What if instead of a query returning documents, you could alternatively return other keywords most related to the query: i.e. given a search for “data science”, return me back results like “machine learning”, “predictive modeling”, “artificial neural networks”, etc.? Solr’s Semantic Knowledge Graph does just that. It leverages the inverted index to automatically model the significance of relationships between every term in the inverted index (even across multiple fields) allowing real-time traversal and ranking of any relationship within your documents. Use cases for the Semantic Knowledge Graph include disambiguation of multiple meanings of terms (does “driver” mean truck driver, printer driver, a type of golf club, etc.), searching on vectors of related keywords to form a conceptual search (versus just a text match), powering recommendation algorithms, ranking lists of keywords based upon conceptual cohesion to reduce noise, summarizing documents by extracting their most significant terms, and numerous other applications involving anomaly detection, significance/relationship discovery, and semantic search. In this talk, we’ll do a deep dive into the internals of how the Semantic Knowledge Graph works and will walk you through how to get up and running with an example dataset to explore the meaningful relationships hidden within your data.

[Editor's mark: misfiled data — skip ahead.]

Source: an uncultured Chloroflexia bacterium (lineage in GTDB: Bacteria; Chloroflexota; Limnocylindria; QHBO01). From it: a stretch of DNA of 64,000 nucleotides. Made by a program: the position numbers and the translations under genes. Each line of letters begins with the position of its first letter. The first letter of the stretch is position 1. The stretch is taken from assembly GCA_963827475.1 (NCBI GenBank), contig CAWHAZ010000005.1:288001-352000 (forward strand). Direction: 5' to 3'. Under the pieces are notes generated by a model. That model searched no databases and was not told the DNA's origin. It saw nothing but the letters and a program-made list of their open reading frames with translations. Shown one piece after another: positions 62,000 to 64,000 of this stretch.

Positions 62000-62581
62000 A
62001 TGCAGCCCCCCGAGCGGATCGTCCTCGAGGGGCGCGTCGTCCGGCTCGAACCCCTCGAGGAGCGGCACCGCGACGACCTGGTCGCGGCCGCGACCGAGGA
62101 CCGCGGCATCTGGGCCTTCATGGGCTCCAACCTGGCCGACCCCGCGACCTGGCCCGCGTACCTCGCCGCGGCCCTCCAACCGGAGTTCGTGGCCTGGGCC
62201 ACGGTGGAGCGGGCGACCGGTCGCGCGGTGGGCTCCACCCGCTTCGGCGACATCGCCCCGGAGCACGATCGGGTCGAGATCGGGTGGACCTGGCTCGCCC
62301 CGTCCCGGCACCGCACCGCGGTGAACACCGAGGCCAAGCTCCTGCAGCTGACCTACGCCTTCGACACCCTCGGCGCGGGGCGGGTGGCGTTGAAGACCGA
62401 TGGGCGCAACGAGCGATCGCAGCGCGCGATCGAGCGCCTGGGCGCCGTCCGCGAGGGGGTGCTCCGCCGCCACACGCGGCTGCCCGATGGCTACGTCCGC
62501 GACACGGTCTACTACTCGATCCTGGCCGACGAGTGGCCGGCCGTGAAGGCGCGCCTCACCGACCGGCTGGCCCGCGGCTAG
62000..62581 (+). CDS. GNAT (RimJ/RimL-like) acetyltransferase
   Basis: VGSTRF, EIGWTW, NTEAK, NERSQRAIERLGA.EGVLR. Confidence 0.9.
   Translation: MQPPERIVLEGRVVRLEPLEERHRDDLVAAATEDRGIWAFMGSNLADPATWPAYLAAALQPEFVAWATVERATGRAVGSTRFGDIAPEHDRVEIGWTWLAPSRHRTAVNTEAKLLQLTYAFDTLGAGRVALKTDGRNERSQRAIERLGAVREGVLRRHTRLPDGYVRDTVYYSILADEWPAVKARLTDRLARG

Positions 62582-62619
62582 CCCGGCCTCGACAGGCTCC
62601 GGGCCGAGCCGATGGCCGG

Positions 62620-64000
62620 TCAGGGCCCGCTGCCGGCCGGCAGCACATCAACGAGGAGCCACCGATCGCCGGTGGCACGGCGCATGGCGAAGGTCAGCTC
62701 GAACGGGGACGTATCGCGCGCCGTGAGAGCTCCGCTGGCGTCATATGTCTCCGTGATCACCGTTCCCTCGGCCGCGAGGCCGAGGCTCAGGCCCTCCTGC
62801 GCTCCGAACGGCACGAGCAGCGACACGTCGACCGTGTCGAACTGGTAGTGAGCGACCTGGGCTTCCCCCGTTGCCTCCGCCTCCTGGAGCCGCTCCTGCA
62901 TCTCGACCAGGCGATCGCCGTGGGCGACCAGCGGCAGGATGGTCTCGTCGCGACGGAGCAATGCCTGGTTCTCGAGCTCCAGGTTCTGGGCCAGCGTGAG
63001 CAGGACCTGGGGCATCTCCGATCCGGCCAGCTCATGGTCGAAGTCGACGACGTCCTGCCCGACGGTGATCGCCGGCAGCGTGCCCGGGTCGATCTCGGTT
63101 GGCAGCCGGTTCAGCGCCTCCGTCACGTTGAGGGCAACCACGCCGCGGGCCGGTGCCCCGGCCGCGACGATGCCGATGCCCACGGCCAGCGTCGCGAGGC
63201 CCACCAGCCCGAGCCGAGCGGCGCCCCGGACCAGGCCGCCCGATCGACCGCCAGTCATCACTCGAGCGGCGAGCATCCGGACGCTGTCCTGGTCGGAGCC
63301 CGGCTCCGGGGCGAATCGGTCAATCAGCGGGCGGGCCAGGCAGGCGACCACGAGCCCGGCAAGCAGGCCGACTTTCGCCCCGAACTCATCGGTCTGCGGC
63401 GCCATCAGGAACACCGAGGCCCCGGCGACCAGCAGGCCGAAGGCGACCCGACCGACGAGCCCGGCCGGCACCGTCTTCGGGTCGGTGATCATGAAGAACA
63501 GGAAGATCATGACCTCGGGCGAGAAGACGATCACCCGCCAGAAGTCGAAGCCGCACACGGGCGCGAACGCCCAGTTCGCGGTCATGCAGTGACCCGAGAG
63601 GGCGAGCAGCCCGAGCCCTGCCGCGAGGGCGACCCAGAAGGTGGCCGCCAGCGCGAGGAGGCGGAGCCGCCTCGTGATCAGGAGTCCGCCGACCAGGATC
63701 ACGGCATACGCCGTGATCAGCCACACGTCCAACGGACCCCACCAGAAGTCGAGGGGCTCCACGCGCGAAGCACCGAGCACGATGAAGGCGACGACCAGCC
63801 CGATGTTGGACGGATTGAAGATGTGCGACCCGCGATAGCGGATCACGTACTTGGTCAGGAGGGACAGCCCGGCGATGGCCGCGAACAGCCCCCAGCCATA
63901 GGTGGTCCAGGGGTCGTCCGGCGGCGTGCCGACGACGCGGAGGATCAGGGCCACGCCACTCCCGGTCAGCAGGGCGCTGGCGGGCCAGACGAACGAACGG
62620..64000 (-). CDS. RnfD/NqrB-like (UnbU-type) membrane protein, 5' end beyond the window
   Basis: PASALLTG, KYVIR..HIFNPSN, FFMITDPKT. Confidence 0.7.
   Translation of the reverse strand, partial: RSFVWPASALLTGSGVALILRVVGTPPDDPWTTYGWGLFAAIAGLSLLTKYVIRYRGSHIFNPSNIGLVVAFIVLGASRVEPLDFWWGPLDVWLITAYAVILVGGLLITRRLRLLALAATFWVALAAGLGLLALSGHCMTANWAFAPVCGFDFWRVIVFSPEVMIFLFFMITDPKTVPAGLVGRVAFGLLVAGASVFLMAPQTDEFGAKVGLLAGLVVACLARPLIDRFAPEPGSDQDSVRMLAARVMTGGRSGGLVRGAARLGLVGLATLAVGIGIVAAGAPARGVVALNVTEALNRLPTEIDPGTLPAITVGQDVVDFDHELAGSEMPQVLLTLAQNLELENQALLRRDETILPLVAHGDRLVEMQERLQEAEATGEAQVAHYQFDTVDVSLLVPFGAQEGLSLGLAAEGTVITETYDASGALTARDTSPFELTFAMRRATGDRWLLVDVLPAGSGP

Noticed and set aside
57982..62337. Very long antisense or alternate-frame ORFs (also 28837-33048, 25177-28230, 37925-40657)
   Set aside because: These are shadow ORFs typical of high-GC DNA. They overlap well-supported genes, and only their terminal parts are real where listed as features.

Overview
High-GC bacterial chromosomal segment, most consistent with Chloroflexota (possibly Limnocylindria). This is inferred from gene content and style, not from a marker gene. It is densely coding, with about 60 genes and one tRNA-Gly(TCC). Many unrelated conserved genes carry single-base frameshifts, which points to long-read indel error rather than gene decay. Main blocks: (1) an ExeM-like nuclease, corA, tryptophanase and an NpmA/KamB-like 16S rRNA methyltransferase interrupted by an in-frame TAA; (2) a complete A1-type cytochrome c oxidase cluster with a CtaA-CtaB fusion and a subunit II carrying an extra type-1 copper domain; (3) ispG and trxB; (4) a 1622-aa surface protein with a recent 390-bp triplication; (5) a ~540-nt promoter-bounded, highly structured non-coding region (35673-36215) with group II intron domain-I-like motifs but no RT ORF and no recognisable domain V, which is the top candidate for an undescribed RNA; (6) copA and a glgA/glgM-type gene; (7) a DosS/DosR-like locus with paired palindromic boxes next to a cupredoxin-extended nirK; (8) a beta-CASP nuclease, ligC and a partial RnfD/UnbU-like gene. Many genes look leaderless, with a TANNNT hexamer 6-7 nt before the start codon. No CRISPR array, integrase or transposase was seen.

Last night I had the opportunity to speak at the Greenville Data Science & Analytics Meetup on “Building Search & Recommendation Engines“. It was a great opportunity to present a general introduction to Apache Solr, Search Engines, Relevancy, Recommendations, and generally building intelligent information retrieval systems. I appreciated the level of interest and insightful questions from everyone who attended, and I look forward to more great events from this group in the future!

Slides:

http://www.slideshare.net/treygrainger/building-search-and-recommendation-engines

Talk Abstract:
In this talk, you’ll learn how to build your own search and recommendation engine based on the open source Apache Lucene/Solr project. We’ll dive into some of the data science behind how search engines work, covering multi-lingual text analysis, natural language processing, relevancy ranking algorithms, knowledge graphs, reflected intelligence, collaborative filtering, and other machine learning techniques used to drive relevant results for free-text queries. We’ll also demonstrate how to build a recommendation engine leveraging the same platform and techniques that power search for most of the world’s top companies. You’ll walk away from this presentation with the toolbox you need to go and implement your very own search-based product using your own data.